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Research group says Sturgis motorcycle rally was COVID superspreader, but mass BLM protests were not

The research group that said massive BLM protests do not result in an increase in COVID-19 cases was the same one that said that the motorcycle gathering in Sturgis, SD, was a "superspreading event."
Libby Emmons Brooklyn, NY

It turns out that the research group that said massive BLM protests do not result in an increase in COVID-19 cases was the same one that said that the annual motorcycle gathering in Sturgis, SD, was a "superspreading event." It strains credulity to believe that both things can be true.

The IZA Institute of Labor Economics released a paper this month on the irresponsibility of the motorcycle clubs going along with their recent gathering in Sturgis, as they do every year, despite national, coronavirus-inspired lockdown measures. The discussion paper series issuance is called "The Contagion Externality of a Superspreading Event: The Sturgis Motorcycle Rally and COVID-19."

The claims led NBC to say that the motorcycle rally spawned 250,000 new COVID-19 cases. This just wasn't true. It was reported in the AP that "More than 250,000 people are expected," but not that this would be an increased case count.

Yet it was only a few months ago, back in June, that they issued a paper as part of the same series called "Black Lives Matter Protests, Social Distancing, and COVID-19."

The way these two papers frame mass gatherings of individuals in the pandemic era is drastically different, and may reveal an inherent research bias.

The paper on Sturgis blames those attendees for contracting and spreading the virus. The paper states that "large in-person gatherings without social distancing and with individuals who have traveled outside the local area" pose a great risk for being superspreaders of the virus.

As motorcycle enthusiasts gathered over several days in mid-August, the IZA noted that the attendees were not socially distanced, had travelled, and partook in a minimal amount of face mask wearing.

Using cell phone data, just as IZA used when conducting the BLM protest survey, it was determined that as the town filled with revelers, local residents also began to spend less time at home, locking down. As a result of this, IZA says, COVID-19 cases increased by six or seven cases per 1,000 in the county. This created a 7-12.5 percent increase "7.0 to 12.5 percent increase in COVID-19 cases relative to counties that did not contribute inflows."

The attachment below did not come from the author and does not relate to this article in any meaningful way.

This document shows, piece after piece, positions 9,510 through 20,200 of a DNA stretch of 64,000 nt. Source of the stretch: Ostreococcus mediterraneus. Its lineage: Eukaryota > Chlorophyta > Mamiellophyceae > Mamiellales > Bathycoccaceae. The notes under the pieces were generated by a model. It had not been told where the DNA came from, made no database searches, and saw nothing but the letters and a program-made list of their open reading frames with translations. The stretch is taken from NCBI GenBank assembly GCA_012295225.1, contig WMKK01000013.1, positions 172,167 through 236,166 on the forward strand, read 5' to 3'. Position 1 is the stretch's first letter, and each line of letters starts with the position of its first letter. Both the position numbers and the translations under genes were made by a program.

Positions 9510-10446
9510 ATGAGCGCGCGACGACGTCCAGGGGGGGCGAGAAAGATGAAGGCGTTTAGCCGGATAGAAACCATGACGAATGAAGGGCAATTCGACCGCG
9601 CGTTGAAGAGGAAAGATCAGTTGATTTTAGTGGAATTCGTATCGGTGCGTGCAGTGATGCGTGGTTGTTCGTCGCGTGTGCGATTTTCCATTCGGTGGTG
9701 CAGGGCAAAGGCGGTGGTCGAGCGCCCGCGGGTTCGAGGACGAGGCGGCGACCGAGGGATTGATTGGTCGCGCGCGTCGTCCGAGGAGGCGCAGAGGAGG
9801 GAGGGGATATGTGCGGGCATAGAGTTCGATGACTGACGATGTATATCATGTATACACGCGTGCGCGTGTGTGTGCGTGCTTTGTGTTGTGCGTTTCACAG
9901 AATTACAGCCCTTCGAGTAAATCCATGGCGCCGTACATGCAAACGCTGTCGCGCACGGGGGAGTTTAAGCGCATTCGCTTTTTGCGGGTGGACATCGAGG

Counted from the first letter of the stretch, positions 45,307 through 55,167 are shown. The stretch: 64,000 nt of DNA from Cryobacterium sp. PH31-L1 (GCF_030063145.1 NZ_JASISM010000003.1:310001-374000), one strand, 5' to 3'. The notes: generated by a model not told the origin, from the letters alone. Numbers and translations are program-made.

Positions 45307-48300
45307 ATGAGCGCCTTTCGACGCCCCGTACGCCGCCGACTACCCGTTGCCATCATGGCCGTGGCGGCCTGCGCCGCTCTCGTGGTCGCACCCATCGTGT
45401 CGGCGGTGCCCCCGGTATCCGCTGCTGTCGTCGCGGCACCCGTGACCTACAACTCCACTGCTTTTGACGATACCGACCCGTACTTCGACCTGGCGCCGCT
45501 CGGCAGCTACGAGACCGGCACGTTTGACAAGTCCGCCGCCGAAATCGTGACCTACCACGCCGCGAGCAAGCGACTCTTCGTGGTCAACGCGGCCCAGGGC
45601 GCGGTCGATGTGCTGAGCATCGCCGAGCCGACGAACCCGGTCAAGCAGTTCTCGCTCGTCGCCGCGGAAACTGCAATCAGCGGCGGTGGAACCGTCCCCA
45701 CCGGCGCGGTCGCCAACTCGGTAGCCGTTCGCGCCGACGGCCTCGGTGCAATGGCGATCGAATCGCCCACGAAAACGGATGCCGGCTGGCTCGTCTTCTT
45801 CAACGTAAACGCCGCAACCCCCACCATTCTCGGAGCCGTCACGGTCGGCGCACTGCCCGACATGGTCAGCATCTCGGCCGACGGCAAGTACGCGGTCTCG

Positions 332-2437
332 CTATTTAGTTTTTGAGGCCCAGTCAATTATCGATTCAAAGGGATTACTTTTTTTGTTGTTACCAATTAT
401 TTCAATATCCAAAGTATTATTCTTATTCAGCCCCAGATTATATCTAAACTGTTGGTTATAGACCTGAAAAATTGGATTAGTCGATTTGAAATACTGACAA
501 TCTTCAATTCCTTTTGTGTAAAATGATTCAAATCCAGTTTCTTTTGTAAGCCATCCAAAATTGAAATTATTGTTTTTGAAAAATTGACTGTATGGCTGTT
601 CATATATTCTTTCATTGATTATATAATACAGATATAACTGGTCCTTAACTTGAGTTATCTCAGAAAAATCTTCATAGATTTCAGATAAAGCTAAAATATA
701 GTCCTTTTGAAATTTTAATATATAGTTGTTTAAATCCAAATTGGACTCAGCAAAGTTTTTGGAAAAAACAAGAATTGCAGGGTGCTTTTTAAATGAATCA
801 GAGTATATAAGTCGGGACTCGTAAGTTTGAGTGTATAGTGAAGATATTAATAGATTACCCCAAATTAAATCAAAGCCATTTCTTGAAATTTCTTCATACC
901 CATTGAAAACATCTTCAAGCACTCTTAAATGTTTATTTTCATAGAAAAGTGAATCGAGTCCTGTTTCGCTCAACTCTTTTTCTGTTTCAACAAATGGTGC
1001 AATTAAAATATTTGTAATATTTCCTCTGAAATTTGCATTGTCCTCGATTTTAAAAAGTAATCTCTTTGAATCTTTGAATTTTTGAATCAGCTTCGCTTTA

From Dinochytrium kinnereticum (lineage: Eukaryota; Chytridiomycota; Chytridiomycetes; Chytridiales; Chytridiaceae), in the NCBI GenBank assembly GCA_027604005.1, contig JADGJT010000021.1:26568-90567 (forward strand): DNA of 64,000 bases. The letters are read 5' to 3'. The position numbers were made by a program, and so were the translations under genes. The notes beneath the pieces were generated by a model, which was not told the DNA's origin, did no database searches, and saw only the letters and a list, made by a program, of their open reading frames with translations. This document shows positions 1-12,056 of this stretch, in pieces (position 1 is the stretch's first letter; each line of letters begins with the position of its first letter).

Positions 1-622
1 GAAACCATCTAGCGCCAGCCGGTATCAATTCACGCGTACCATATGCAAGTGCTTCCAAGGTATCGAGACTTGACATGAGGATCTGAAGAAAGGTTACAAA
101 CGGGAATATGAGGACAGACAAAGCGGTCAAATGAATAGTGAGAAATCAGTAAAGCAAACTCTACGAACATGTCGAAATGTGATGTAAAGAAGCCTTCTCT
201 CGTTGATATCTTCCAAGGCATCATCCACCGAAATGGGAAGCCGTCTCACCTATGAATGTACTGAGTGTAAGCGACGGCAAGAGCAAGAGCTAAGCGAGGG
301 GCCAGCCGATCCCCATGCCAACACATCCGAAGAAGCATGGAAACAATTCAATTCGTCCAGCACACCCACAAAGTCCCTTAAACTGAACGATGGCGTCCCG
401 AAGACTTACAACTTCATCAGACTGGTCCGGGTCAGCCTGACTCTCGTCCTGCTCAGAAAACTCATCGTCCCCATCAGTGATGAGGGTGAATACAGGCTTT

IZA praised the counties that had stricter coronavirus-inspired restrictions on individuals and their movements, and makes the claim that the "Sturgis Motorcycle Rally generated public health costs of approximately $12.2 billion."

In stark contrast, IZA's paper on the BLM protests, authored by three of the same researchers who undertook the Sturgis analysis, alleges that these massive gatherings of non-socially distanced people did not create a superspreading event. Quite the contrary, in fact.

The authors of the study note that the protests were an essential function in bringing  "a new wave of attention to the issue of inequality within criminal justice."

While at the time there were some experts who noted their concern over the large gatherings in the time of COVID-19, IZA points out that, of the 315 protests that were used as a basis for the study, other people who were not protesting stayed home more than they would have had it not been for the protests. This IZA sees as a mitigating factor.

Protests rocked cities, non-protestors stayed home, so the whole thing balanced out, basically. "Event-study analyses provide strong evidence that net stay-at-home behavior increased following protest onset, consistent with the hypothesis that non-protesters’ behavior was substantially affected by urban protests."

People weren't staying home because of city-imposed curfews, but because they were concerned about violence, IZA reports, going on to say that there was no spike in cases as a result of the protests. This despite the fact that many elected leaders who implemented contact-tracing refused to allow contact-tracers to ask if people had been partaking in protest activity.

"We conclude," the study posits, "that predictions of broad negative public health consequences of Black Lives Matter protests were far too narrowly conceived."

Moreover, they take the same tack that so many experts have in claiming that racism itself is a public health crisis that trump's any concerns over coronavirus. They write that "public health experts have made the argument that the goals of the protests may be worth the costs."

They do not note, however, the costs accrued to individuals, communities, and their collective mental health by refusing to allow people the ability to socialize and come together as they see fit.

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Libby Emmons
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